It may be as simple as a plot centred around a villainous character in the story, or it might just be the setting, an eerie place, or an unexpected twist of events. Whatever it is it will invariably take us away from of our comfort zone.
I got to thinking, why is it that people will tolerate all manner of things that happen between the pages of a book but not when it appears on your screen at home, or at the cinema? And I am no exception to this:
I will read the preview at least of virtually anything - any genre written in any style, but I wouldn't necessarily be comfortable watching the same thing on my TV at home. Why? Because when I read I'm choosing where to start, what world I want to be taken into, and how I interpret it is between myself and the author. There is that element of privacy
A really good writer will paint a picture so vivid that I am swallowed up and sucked into the world on the page. Other times I find I am needing to use my imagination to take me just as far as I want to go . . . I can always close the book and have a break if I'm not sure. Then, if it is a real page-turner I can go back to it later. TV and films don't quite work this way for me.
So, here are a few things I came up with that I believe we all sub-consciously consider when we are making decisions about the things we want to hear, see, or experience through reading.
This is something that should be important to any writer, of screen plays, films, or books. 'Does this do what it sys on the can?' That is the question that should be asked.
If it is a sci-fi set three centuries in the future then the realism needs to be simply an acceptable level of believability. Characters need to stay real but virtually everything else can change to whatever the creator of the work fancies because there are no facts of certainty about how the world will be that far into the future. You only have to look at the strongest and longest running sci-fi series' to see that one good reason they have survived so long is because of the characters and how they react to the perilous situations they are confronted with.
If the story is set between the wars in the middle of the twentieth century in England then the realism of a period setting, factual relevance and realistic characters akin to the time become of paramount importance. If it is a romantic story then the relationships have to be authentic. Fail on any of these and you are on to a loser.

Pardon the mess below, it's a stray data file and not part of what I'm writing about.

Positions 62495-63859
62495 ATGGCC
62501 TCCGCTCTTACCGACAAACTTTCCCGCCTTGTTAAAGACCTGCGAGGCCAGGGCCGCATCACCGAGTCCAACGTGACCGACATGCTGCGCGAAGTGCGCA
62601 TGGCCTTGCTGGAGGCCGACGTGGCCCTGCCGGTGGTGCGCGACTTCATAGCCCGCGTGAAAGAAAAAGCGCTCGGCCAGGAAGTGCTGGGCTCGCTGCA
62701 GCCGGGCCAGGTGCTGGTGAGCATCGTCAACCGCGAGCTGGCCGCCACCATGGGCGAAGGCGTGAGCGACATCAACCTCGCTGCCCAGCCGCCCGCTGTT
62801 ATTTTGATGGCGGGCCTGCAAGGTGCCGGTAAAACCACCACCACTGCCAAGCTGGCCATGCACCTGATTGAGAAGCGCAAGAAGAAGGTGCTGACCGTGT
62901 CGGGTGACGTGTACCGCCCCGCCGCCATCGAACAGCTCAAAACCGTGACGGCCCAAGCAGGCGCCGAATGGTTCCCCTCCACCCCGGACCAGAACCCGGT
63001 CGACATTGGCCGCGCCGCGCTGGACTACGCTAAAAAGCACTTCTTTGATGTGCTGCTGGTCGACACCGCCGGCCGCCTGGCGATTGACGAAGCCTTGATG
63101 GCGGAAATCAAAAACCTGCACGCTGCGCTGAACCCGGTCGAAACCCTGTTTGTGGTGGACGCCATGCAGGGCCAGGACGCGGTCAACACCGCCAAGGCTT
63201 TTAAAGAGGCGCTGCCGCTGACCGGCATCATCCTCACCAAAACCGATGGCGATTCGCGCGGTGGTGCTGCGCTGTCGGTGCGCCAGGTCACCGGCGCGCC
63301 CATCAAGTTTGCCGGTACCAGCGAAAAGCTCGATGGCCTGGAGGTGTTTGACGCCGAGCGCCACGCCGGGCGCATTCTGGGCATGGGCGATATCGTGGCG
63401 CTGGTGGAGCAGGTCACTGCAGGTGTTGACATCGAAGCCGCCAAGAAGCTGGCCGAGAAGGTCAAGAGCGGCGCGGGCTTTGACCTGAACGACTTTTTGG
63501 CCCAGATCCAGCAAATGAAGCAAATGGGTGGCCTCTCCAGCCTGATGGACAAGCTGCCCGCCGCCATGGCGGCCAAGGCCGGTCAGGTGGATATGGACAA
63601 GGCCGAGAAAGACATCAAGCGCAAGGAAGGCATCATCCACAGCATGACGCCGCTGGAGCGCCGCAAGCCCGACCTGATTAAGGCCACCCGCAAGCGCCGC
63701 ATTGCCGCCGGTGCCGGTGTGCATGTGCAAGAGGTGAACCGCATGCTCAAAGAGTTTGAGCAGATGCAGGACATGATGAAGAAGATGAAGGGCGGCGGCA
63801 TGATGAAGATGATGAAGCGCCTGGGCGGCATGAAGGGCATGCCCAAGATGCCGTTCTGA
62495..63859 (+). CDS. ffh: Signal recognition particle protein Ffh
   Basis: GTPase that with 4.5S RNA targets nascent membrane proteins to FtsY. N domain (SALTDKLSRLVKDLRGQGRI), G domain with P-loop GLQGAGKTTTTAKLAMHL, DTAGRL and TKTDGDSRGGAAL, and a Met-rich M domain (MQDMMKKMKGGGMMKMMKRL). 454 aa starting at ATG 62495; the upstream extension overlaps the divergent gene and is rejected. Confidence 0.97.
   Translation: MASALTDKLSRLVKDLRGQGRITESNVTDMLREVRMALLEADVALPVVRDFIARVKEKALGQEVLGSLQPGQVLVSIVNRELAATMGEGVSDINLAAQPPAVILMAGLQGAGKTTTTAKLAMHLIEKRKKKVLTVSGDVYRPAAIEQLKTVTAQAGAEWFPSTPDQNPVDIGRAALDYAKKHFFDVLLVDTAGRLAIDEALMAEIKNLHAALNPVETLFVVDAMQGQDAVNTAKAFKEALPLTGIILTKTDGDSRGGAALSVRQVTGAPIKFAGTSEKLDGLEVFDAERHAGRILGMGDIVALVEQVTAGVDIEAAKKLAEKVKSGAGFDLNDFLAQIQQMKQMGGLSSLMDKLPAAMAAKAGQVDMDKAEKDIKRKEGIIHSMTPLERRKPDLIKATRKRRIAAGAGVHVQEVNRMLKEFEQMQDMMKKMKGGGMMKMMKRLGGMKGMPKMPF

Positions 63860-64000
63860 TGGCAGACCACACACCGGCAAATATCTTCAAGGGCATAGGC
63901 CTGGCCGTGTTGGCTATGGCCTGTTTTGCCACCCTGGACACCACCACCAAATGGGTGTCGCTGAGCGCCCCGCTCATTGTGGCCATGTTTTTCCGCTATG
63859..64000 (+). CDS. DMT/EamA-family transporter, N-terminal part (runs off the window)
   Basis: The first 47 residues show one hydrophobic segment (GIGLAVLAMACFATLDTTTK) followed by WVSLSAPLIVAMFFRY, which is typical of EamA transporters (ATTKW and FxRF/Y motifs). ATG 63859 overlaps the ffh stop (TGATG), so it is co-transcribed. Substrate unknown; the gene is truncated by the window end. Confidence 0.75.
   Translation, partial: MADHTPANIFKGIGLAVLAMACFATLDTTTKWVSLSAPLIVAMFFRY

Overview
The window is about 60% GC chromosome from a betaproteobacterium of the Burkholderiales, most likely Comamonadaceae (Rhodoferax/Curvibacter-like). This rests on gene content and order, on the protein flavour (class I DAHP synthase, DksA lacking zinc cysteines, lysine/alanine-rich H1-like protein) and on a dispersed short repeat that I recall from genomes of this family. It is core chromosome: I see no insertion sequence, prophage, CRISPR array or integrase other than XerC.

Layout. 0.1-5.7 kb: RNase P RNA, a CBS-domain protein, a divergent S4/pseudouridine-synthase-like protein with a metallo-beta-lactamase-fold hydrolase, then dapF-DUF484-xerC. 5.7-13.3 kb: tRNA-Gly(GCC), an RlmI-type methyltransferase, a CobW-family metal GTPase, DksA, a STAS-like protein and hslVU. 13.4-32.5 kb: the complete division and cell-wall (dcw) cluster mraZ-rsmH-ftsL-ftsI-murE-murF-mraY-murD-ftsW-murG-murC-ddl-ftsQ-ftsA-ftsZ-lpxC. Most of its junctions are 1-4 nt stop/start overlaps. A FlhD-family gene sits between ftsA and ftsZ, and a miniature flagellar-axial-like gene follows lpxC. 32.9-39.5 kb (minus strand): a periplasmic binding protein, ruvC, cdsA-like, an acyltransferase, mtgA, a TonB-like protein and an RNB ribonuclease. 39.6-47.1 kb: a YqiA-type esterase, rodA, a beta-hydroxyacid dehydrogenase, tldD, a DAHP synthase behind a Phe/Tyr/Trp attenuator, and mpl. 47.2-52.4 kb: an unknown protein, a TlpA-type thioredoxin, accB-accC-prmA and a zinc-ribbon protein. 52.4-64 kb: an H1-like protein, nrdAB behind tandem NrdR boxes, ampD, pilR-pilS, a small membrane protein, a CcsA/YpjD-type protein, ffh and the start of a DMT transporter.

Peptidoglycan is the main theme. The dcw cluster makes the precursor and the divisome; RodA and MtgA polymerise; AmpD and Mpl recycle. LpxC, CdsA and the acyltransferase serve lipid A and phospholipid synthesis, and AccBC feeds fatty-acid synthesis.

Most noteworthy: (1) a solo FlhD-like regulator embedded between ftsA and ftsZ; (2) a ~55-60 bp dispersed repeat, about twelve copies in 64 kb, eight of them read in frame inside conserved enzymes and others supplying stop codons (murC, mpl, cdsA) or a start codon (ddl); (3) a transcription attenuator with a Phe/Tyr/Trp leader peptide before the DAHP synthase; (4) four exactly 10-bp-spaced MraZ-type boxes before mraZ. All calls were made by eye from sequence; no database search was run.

Where will it take me?
Will I be exhilerated after this experience? Will I know more than I did before? Will I be taken to the brink and then hauled back to normality?
We all want to know . . . but we don't want to know exactly, that would spoil the surprise!
Being in the shoes of the Protagonist
As a reader, that is important. We don't want to be told about what is happening in the story, we want it to feel as if it were happening to us, or at least as if we were part of it. We need to feel for the main character even if he/she/it is evil, stupid or foolish.
What is a dark story?
For me it is something very much of the unknown but not the unbelievable. More of the 'it could happen to you' than the 'that will never happen to me'.
When a story takes me to that other place so that I want to find out just that little bit more but not really become part of it. When I can't turn away from it because there's no logical explanation, and when it chills me but doesn't totally horrify me.
How about you?
So, why do we like dark stories?
It's surely because as humans we just love being a tiny bit scared. We get a deep built-in thrill from being on the precipice. It probably dates back to our primitive years on this planet when life had to be lived on the edge.
I believe it's because these stories take us to a world of the unknown that we wish we did know about . . . we'd like it to nearly be true but not quite, because then real fear and danger kicks in.
It's what I call Big Red Button syndrone: Imagine being shown into a room with nothing but a big red button on the floor in the middle with a sign saying 'Don't press me' What would you do?
Well some would and some wouldn't, but everybody would be thinking about it - considering the possibilities asking themselves 'what if'?' Nobody would be able to switch off the mental torment of needing to go through this process, (excuse the pun).
So, as a bit of a seasonal offering I've penned a tale for Halloween. You can read it here
(Confession here, I actually wrote this a year or two back.)
Personally I don't really celebrate Halloween, and I think a lot of people don't really know why they do! But I often wonder what might happen if there was that little bit more than we bargained for waiting for us, if there was a sting in the tale!
I would love to know what you think.
Please when you've read the story leave a comment below.